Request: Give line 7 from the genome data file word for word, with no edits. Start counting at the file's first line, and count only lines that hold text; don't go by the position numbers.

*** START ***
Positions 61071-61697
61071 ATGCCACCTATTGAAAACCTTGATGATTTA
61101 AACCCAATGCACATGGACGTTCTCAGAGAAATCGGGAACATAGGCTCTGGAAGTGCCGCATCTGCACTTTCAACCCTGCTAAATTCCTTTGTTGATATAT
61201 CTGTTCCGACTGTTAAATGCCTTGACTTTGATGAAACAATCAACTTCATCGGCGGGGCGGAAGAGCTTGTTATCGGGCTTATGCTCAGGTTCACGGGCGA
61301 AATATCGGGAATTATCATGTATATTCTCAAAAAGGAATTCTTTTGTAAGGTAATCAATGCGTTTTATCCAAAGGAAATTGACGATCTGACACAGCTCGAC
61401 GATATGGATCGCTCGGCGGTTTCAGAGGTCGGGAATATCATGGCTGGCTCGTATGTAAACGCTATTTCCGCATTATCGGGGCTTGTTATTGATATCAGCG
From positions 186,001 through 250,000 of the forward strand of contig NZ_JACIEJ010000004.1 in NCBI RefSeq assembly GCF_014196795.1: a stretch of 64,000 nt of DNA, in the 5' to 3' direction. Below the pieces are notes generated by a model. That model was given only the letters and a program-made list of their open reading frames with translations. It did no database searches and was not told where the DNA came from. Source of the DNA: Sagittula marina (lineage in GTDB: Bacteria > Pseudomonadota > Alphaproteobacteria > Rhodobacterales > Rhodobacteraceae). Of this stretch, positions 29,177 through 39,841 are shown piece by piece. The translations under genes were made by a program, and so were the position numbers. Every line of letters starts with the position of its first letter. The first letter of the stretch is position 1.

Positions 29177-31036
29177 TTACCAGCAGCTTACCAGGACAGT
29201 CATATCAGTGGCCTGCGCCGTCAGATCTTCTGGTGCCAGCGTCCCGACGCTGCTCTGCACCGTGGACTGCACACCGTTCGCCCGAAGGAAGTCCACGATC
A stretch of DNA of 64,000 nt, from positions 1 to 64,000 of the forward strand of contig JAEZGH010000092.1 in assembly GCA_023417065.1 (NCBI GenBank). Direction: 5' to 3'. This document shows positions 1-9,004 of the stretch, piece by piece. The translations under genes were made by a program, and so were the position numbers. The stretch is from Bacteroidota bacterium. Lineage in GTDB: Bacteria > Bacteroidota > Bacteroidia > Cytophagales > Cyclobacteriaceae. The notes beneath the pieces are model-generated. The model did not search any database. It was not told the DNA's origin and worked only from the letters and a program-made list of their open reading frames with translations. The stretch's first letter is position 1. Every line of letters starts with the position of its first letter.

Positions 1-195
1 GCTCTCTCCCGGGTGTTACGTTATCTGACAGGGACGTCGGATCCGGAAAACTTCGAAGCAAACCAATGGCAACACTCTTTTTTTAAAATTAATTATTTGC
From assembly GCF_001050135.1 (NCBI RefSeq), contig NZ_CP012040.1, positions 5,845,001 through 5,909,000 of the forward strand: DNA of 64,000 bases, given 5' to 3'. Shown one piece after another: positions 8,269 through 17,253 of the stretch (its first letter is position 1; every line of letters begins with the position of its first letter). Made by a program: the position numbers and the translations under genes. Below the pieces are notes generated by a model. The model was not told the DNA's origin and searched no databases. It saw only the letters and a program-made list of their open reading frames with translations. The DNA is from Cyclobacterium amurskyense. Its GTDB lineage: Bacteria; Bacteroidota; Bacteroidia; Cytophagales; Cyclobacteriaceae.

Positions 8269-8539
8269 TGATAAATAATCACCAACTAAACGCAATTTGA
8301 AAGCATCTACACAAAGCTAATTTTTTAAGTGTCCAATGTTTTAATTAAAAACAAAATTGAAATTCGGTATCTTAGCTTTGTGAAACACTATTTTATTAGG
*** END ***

From positions 186,001 through 250,000 of the forward strand of contig NZ_JACIEJ010000004.1 in NCBI RefSeq assembly GCF_014196795.1: a stretch of 64,000 nt of DNA, in the 5' to 3' direction. Below the pieces are notes generated by a model. That model was given only the letters and a program-made list of their open reading frames with translations. It did no database searches and was not told where the DNA came from. Source of the DNA: Sagittula marina (lineage in GTDB: Bacteria > Pseudomonadota > Alphaproteobacteria > Rhodobacterales > Rhodobacteraceae). Of this stretch, positions 29,177 through 39,841 are shown piece by piece. The translations under genes were made by a program, and so were the position numbers. Every line of letters starts with the position of its first letter. The first letter of the stretch is position 1.